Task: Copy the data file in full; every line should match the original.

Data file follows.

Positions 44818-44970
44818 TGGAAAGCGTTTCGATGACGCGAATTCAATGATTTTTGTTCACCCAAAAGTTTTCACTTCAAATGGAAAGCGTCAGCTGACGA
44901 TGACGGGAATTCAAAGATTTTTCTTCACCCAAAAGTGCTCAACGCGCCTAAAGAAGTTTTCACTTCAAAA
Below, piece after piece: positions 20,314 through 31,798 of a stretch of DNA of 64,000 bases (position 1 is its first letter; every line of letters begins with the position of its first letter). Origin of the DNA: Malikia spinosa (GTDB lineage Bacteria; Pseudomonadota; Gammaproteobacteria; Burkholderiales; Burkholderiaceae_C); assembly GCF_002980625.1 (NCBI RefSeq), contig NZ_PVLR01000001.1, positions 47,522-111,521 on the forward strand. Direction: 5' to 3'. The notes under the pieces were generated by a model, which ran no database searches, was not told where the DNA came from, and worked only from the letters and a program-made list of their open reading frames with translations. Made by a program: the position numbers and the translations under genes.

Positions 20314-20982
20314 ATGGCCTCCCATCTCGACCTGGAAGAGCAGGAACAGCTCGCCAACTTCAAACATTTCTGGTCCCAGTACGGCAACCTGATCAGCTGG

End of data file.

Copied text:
Positions 44818-44970
44818 TGGAAAGCGTTTCGATGACGCGAATTCAATGATTTTTGTTCACCCAAAAGTTTTCACTTCAAATGGAAAGCGTCAGCTGACGA
44901 TGACGGGAATTCAAAGATTTTTCTTCACCCAAAAGTGCTCAACGCGCCTAAAGAAGTTTTCACTTCAAAA
Below, piece after piece: positions 20,314 through 31,798 of a stretch of DNA of 64,000 bases (position 1 is its first letter; every line of letters begins with the position of its first letter). Origin of the DNA: Malikia spinosa (GTDB lineage Bacteria; Pseudomonadota; Gammaproteobacteria; Burkholderiales; Burkholderiaceae_C); assembly GCF_002980625.1 (NCBI RefSeq), contig NZ_PVLR01000001.1, positions 47,522-111,521 on the forward strand. Direction: 5' to 3'. The notes under the pieces were generated by a model, which ran no database searches, was not told where the DNA came from, and worked only from the letters and a program-made list of their open reading frames with translations. Made by a program: the position numbers and the translations under genes.

Positions 20314-20982
20314 ATGGCCTCCCATCTCGACCTGGAAGAGCAGGAACAGCTCGCCAACTTCAAACATTTCTGGTCCCAGTACGGCAACCTGATCAGCTGG